Philip Larkin

Rating: 5
Rating: 5

Philip Larkin Biography

Born in 1922 in Coventry, England. He attended St. John's College, Oxford.

His first book of poetry, The North Ship, was published in 1945 and, though not particularly strong on its own, is notable insofar as certain passages foreshadow the unique sensibility and maturity that characterizes his later work. In 1946, Larkin discovered the poetry of Thomas Hardy and became a great admirer of his poetry, learning from Hardy how to make the commonplace and often dreary details of his life the basis for extremely tough, unsparing, and memorable poems. With his second volume of poetry, The Less Deceived (1955), Larkin became the preeminent poet of his generation, and a leading voice of what came to be called 'The Movement', a group of young English writers who rejected the prevailing fashion ...

Philip Larkin Comments

Chris-ann Chikane 04 October 2012

I request your permission to include the attached extrac from poemhunter: Title: Night-Music by Philip Larkins.We want to use this and all subsequent editions of the above-referenced book, in all media of expression now known or later developed, and in all foreign language translations and other derivative works published or prepared by Mystar Education & Business Solutions (Pty) Ltd or its licensees, for distribution throughout the world, and also in versions made by non-profit organisations for use by blind or physically handicapped persons. Appropriate credit will be given on the imprint page of the book. If specific credit is required, please provide this. If the permission request relates to an image, please send us a high-resolution JPEG, TIFF or PDF of the image, since this will ensure the quality of the image during printing. Kind Regards Chris-Ann Chikane chrism@starschools.co.za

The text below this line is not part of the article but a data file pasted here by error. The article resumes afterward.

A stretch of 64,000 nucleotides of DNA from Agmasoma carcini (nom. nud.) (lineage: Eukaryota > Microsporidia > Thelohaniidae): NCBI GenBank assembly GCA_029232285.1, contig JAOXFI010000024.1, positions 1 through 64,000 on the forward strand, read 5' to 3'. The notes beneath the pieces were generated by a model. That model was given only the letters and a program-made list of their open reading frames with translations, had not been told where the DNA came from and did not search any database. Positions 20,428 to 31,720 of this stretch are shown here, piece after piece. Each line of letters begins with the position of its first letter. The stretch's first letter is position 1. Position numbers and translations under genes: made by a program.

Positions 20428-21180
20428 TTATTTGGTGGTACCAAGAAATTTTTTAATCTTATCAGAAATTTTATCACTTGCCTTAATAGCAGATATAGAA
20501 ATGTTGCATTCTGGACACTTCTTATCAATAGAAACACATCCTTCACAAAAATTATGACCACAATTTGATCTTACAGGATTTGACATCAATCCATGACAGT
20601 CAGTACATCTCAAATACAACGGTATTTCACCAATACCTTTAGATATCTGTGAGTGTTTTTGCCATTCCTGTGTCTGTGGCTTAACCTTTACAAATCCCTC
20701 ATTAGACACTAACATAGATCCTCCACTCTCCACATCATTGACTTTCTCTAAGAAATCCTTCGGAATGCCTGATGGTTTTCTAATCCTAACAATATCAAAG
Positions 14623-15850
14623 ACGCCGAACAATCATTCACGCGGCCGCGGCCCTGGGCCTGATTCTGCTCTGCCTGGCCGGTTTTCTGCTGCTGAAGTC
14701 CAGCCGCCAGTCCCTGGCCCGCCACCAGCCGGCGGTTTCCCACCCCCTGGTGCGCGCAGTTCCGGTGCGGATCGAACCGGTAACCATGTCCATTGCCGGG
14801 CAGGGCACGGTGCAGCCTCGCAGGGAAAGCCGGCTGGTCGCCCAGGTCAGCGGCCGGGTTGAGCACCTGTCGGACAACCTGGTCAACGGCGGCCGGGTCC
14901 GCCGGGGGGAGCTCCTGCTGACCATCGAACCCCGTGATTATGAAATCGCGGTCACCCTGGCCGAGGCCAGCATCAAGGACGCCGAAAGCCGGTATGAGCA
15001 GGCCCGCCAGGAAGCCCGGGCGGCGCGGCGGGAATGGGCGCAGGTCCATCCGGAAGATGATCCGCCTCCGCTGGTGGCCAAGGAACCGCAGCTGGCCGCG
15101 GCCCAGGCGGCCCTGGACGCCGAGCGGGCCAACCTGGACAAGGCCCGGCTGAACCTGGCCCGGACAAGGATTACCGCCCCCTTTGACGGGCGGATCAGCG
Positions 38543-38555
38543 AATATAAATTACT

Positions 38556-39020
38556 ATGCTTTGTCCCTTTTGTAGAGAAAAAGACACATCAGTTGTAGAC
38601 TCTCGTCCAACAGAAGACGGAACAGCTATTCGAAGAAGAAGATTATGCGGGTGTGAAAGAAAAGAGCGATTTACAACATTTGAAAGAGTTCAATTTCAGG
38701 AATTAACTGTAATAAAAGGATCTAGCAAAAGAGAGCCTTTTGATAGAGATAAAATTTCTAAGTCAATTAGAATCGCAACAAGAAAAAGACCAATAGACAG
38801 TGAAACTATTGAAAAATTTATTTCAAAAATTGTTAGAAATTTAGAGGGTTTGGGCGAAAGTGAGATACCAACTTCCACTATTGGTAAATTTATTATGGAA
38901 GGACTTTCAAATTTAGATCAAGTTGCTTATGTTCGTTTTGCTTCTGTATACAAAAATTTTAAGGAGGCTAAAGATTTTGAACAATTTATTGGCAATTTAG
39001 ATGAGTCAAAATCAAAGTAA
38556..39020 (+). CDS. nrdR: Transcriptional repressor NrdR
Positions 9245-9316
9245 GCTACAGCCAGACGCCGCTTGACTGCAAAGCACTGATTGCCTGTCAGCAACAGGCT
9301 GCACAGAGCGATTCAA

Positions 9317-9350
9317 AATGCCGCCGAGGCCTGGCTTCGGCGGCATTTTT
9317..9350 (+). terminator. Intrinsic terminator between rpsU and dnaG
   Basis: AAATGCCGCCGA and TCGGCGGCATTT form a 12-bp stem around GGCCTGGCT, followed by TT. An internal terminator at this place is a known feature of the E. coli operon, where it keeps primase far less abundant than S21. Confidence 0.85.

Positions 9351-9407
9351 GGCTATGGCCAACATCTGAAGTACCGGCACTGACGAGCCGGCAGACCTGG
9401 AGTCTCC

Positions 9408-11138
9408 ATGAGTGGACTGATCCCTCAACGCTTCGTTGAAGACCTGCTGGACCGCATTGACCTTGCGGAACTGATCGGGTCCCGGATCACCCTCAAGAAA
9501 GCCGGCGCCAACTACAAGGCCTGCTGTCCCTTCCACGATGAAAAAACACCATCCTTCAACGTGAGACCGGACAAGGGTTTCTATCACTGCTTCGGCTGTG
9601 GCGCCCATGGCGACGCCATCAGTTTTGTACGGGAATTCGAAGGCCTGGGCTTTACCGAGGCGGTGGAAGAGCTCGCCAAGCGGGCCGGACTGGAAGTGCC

13 38 Reply
Marcus Clements 22 June 2012

I am probably making a very silly error....I am unable to select Phillip Larkin’s poems; can anyone help?

28 20 Reply
Tai Chi Italy 16 July 2011

Well it wasn't mum and dad who phucked this poets poems up! It was poemshuntered down and deleted. Philip! if you are up there, curse them for their bad taste. with a smile from Tai, from his neck of the midland woods

24 15 Reply
Charlotte Chadwick 06 August 2009

Hi-the word anaesthetic is misspelled: 'anasthetic' in the Larkin poem 'Aubade' on this site. Please correct! Cheers.

14 10 Reply
Chris Guidon 18 June 2009

Oblivion, Ill drink to oblivion. A rutting alchemist just like the rest, my potent breath warms their swollen breast's, the differentiation between truth and lies blurred, and my eloquent post modernist jive now slurred, ...so, dazed... i drift into the night, head filled with romance, seduced by the city lights. larkin taught me my moral views, nescient i, ever obtuse; subscribed to the school of self abuse. Now the smoky sweet taste of vomit brings dawn. I write on the walls, the words 'Vacant' and 'Forlorn.'

9 6 Reply
Peter Henderson 15 April 2018

Larkin is like Fritos: you can read a book of his poems but nobody can read just one. Such a tonic!

2 2 Reply
Paul Geiger 29 November 2014

New, impressive biography out by James Booth. Reviewed in WSJ,11/28/14. Maybe Dan Reynolds should read.

19 9 Reply
Dan Reynolds 23 September 2014

You show some promise, but the archaic language lets you down. Try to read some good contemporary poets and expand your thoughts without the restriction of form.

14 43 Reply
Cody Dickerson 30 April 2013